lead, content, row, sow, live, wind, present, minute
I love the Amelia Bedelia books because they show just how literally some of the sayings are interpreted by someone who doesn't know the current jargon or expression.
I then read them the book Amelia Bedelia by Peggy Parish. They found it to be very funny and asked if we could read some more during our reading group time. These books are perfect for showing the difference between figurative language and literal language.
Our current bloom is idioms. What started as an introduction to Amelia Bedelia for a couple of literal learners, has turned into a fantastic learning experience. It has become rich with language and writing opportunities. It has so engaged my students, that they are driving their families nuts by catching every idiom or figurative expression that is spoken. Sometimes I have to call for a time out so that we can actually focus on the topics being studied. Not that I mind, though. It is always rewarding to see the kids having fun with something that they are studying.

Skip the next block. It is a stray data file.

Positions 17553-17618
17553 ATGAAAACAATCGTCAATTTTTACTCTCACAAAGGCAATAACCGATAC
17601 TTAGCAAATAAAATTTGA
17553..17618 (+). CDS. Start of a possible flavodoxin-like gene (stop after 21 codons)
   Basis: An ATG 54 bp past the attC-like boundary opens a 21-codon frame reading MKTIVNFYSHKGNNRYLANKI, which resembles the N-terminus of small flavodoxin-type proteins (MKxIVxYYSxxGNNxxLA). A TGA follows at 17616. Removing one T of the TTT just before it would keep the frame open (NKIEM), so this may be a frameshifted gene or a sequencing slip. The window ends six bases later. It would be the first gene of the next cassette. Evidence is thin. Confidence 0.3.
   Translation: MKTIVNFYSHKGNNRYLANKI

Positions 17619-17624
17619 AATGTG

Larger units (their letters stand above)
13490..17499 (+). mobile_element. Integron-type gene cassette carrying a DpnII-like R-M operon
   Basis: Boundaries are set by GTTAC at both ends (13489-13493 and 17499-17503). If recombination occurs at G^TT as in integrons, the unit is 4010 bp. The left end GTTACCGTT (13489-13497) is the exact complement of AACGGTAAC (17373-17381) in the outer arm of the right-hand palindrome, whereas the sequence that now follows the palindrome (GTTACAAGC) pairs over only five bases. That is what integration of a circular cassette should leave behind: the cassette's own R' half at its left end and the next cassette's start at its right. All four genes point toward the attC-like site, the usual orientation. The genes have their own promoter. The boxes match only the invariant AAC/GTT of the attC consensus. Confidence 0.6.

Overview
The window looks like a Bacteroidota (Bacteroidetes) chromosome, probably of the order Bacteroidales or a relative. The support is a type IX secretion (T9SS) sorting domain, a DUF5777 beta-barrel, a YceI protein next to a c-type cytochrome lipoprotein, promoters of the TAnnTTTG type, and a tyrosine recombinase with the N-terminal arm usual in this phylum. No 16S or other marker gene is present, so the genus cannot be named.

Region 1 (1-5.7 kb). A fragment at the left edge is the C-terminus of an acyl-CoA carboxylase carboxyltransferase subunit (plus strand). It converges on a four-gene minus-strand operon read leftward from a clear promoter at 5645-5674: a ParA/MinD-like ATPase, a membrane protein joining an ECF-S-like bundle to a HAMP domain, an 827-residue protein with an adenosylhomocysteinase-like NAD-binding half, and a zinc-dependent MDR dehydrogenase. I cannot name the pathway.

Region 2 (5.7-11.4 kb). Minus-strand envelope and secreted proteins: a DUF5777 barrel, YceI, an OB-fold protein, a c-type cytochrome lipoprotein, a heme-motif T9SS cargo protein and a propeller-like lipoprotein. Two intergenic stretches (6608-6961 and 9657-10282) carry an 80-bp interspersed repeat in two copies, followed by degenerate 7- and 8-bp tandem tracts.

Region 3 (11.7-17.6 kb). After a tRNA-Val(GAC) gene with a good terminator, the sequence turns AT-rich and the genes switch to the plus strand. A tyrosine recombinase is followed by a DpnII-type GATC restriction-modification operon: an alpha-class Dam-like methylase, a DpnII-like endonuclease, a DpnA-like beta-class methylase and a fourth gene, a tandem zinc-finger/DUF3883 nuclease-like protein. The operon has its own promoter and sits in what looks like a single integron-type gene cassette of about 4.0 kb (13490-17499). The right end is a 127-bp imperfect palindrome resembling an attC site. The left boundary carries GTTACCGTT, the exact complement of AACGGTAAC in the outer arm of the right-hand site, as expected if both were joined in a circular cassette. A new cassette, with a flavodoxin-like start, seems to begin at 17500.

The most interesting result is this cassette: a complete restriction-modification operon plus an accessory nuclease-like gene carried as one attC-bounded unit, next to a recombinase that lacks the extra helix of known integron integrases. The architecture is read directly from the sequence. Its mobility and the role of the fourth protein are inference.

Now they are meeting Amelia Bedelia's parents in the chapter books because they are stories about her when she was a little girl. They love making connections as they read about her adventures.
Herman Parish (nephew of Peggy Parish) has done a wonderful job with these books. He also has some new I Can Read books about Amelia Bedelia as a young child. They are sure to be a hit as well.
I had so much teaching about idioms, that I decided to create my own activities. Check them out below.
Click the image to get your free copy of activities for Good Work, Amelia Bedelia. I hope you enjoy using them.